One of the added bonuses of planting Calla Lilies in your garden or in patio pots are the absolutely stunning cut flowers they can produce. Each tuber will produce a number of stems as it flowers and this will increase as the tubers become established over the coming years. Brighten up any room with a delightful bouquet or surprise a friend / family member with a bunch of stunning flowers.

We recommend accompanying them with low-growing plants to provide filling foliage over the base areas and covering up those thin stems. Anything that provides fullness and has a shallow root system serves best as a Calla companion, such as New Guinea Impatiens, Astilbes or Hydrangeas.

Getting the most from your Tubers

Callas can be lifted after flowering so that you can store them throughout winter and plant again in spring. Simply dig them up at the end of their flowering time once they have died back, the best time for this is usually in autumn around the time the first frosts are beginning to set in. Dust off soil and place the somewhere cool and dry on some old newspaper for several days, to allow them to really dry off. These can now be stored in a dark, dry area and a cool spot in some peat moss over the winter.

Once spring arrives again and the temperatures turn mild, you can plant your Calla again and enjoy their beauty year after year!

12 thoughts on “Complete Guide: How To Plant Calla Lilies (Zantedeschia)”

  1. How do I stop lily beetles from mashing and stripping my lillies I pick them off but it could happen over night I go to bed and get up to find they are practically non existent

    1. Hi I grow various Lilly’s and those pesky red Beatles are a pain in the back side. Personally I squish them in my fingers (gloves on) but you can buy chemical sprays to kill them. Good luck

  2. I love these bulbs, they are truly amazing. Thank you for this lovely article which was really informative. I have several types of these callas in my garden and they are real show stoppers. I tend not to ‘lift’ the callas in the autumn, but simply put a good layer of mulch and so far, they have been OK.

  3. Can you please tell me how many flowers there would be from one canna lily bulb. Trying to gauge how many bulbs to purchase of selected types.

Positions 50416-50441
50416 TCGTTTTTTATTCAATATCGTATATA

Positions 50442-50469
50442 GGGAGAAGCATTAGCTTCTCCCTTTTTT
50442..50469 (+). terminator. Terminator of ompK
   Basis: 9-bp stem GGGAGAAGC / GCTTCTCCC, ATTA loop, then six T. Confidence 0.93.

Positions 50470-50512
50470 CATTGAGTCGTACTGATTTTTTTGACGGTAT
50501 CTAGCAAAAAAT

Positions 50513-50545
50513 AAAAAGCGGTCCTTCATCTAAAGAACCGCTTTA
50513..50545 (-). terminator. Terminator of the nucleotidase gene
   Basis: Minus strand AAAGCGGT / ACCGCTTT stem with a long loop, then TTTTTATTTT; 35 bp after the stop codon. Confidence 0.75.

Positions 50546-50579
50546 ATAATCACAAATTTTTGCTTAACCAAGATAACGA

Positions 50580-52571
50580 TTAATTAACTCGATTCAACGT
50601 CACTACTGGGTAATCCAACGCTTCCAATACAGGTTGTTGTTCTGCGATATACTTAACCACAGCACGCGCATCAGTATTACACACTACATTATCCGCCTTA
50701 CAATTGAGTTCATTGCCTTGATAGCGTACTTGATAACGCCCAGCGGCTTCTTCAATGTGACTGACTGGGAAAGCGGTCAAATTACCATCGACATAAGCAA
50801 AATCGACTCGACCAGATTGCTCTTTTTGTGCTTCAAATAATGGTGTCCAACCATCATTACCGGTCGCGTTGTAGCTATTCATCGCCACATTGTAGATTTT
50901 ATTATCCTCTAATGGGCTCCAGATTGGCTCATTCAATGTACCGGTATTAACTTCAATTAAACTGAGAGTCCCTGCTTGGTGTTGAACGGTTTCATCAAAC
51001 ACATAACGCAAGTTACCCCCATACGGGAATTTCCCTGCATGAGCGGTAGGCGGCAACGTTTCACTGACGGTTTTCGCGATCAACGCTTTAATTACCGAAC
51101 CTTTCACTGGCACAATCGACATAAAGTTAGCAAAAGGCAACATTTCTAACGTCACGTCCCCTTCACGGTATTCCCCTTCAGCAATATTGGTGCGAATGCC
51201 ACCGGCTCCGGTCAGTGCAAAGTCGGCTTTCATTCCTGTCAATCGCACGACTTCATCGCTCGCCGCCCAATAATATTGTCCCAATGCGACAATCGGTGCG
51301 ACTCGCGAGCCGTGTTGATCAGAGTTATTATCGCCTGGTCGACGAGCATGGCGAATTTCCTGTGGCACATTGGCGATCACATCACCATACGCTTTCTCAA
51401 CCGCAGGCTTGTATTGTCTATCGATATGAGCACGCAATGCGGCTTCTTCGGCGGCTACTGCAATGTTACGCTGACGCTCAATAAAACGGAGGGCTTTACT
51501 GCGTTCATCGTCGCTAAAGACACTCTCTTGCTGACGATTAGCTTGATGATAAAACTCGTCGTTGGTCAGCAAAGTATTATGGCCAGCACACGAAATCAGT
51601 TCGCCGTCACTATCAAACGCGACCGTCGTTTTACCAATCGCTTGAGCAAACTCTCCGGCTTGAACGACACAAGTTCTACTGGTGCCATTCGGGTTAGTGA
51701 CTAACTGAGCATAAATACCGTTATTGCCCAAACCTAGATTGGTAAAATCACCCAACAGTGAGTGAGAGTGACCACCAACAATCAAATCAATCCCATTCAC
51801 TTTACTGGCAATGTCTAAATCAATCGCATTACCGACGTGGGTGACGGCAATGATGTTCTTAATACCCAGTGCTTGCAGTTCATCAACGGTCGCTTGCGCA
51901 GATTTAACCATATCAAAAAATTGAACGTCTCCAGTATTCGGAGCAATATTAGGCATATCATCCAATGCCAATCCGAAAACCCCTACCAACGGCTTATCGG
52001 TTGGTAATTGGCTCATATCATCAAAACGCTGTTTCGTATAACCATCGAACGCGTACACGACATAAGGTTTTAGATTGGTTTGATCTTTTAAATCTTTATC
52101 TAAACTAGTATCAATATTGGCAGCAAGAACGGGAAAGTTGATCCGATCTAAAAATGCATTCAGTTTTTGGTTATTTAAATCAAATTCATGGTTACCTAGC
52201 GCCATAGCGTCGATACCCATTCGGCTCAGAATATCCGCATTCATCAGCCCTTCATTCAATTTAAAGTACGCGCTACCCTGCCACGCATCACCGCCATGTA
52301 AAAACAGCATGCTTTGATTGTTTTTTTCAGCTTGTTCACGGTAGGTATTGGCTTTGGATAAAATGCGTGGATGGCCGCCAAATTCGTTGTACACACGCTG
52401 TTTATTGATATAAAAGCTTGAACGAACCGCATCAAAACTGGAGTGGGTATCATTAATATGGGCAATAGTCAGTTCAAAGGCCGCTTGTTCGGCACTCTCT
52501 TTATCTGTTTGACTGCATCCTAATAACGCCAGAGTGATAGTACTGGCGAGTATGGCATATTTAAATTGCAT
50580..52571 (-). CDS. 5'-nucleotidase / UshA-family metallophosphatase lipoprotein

Thanks.

  4. I found the above details on the Calla lillies very useful.
    (I had some previously but only survived the first year. Must have been our neglect somehow???)
    Now that I have read the above I will certainly look favourably at purchasing some more and possibly look at the very hard variety
    to leave in the garden. They are beautiful. Maybe I will become
    a bit more ‘potty’ and grow more in pots and pop into the ground
    for a show and remove when finished.

    Very useful information.

  5. Complete Guide to planting Calla lilies.
    Your text advises planting the tubers shallow with the tops of the tubers even slightly exposed. Your video doesn’t mention this and appears to show the opposite.

  6. The hardiness of white callas
    When I moved house over 40 years ago this was one of the plants in the garden.
    Eight years ago that part of the garden was decked over and surrounded by raised beds. I thought no more about the plant but two years later the plant re-emerged from 2-3 feet of soil and has continued to bloom and flourish.

  7. i left my calla lilies covered with fleece in an unheated greenhouse this winter and they looked fine until a couple of weeks ago when some of the green leaves were turning limp and going brown. should i cut these leaves off? what do you recommend?

  8. Please can the Calla grow in Ghana?West African. I would like to grow some in my garden in Ghana can you advise.

  9. I would like to know if Calla lilies can survive in West Africa Ghana as it is a hot Country.

Leave a Reply

Your email address will not be published. Required fields are marked *